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Quantitative optogenetics with total internal reflection fluorescence fluctuations

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Optogenetics are recently developed tools, based on photosensitive proteins, that enables the use of light to activate or inhibit specific proteins and control intracellular processes. One key benefit of optogenetics is the capability to induce signalling perturbations that are localized in space and time, while classical genetic and pharmacologic approaches can only create permanent and global perturbations. Optogenetics is a particularly interesting tool for studying the spatio-temporal processes involved in cell signalling which governs cell behaviour during e.g. migration or division. Therefore, it is important to quantify the molecular activity following light irradiation and understand the physical processes that determines the spatial and temporal resolution of the induced effect.

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Cry2/CIBN optigenetic system : the recruitment of Cry2 (labelled by the fluorophore mCherry) following optical stimulation is imaged in a confocal microscope.

In this project, the optogenetic system Cry2/CIBN will be studied in live cells. Upon blue light absorption, Cry2 associates with CIBN which is anchored at the cell membrane (see figure). By fusing Cry2 with signalling proteins, it would be possible to activate specific cell signalling pathways. Here, we focus on quantifying the recruitment of Cry2 molecules using image correlation spectroscopy (ICS), a family of methods based on the analysis of pixels’ intensity fluctuations in an image series. These fluctuations arise from changes in the occupation number of fluorophores in the focal volume. ICS can provide quantitative maps of protein density and diffusion constant of fluorescent molecules, by computing correlation functions in subregions of the image. In order to remove the fluorescence signal from out-of-focus planes in the cell, a total internal reflection (TIRF) configuration will be used : as the incident beam is translated to the edge of the objective pupil, the incident angle increases until the critical value that forbids propagation into the sample. Since the evanescent wave only extends a few hundreds of nanometers inside the sample, only fluorescent molecules attached to the membrane would be visible.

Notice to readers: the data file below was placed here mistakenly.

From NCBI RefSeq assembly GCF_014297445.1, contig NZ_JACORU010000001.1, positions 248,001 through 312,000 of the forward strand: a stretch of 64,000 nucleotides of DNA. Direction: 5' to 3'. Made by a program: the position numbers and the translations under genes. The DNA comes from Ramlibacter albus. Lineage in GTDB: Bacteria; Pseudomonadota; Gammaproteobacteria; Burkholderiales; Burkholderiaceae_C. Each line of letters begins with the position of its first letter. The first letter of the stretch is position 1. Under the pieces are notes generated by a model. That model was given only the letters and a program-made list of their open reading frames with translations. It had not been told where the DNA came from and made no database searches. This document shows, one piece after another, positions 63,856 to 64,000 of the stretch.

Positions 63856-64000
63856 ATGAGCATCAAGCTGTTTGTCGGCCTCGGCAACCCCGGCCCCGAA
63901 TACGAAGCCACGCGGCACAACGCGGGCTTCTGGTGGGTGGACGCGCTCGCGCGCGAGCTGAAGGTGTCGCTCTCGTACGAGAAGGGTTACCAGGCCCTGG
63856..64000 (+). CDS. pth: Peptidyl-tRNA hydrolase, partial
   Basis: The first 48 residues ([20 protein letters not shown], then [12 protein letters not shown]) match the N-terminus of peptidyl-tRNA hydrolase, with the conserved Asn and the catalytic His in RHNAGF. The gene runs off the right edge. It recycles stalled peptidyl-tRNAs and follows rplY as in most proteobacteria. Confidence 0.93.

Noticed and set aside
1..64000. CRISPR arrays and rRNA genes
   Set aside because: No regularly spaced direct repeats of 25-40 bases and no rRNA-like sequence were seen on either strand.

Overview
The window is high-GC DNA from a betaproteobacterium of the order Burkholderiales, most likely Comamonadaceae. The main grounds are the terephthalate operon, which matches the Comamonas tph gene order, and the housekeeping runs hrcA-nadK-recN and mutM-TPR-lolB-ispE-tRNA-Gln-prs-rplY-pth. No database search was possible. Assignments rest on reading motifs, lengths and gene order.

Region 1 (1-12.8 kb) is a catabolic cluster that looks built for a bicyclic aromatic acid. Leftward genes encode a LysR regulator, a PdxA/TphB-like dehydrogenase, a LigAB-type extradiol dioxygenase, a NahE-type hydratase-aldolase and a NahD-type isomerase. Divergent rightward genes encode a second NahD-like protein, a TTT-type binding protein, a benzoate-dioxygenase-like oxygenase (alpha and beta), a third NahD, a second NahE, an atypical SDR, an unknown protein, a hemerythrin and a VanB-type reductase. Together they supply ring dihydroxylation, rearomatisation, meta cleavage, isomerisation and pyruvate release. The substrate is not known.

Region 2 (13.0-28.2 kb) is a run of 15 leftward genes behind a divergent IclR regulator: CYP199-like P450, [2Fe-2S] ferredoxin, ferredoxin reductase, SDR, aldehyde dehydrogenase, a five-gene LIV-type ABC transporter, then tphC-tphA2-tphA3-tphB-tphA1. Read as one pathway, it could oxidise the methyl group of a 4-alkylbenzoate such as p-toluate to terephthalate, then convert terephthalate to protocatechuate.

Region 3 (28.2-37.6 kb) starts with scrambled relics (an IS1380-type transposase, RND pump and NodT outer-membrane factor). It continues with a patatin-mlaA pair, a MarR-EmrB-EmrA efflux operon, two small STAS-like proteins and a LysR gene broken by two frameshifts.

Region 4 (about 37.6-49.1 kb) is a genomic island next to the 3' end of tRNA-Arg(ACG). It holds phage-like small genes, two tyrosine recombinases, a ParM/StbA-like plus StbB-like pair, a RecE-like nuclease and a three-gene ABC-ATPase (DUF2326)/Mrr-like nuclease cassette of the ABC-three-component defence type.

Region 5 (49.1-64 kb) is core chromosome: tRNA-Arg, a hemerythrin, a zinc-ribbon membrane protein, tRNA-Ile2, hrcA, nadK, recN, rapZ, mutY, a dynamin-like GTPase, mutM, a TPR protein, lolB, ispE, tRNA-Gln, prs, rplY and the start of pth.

CONTACT Irène Wang (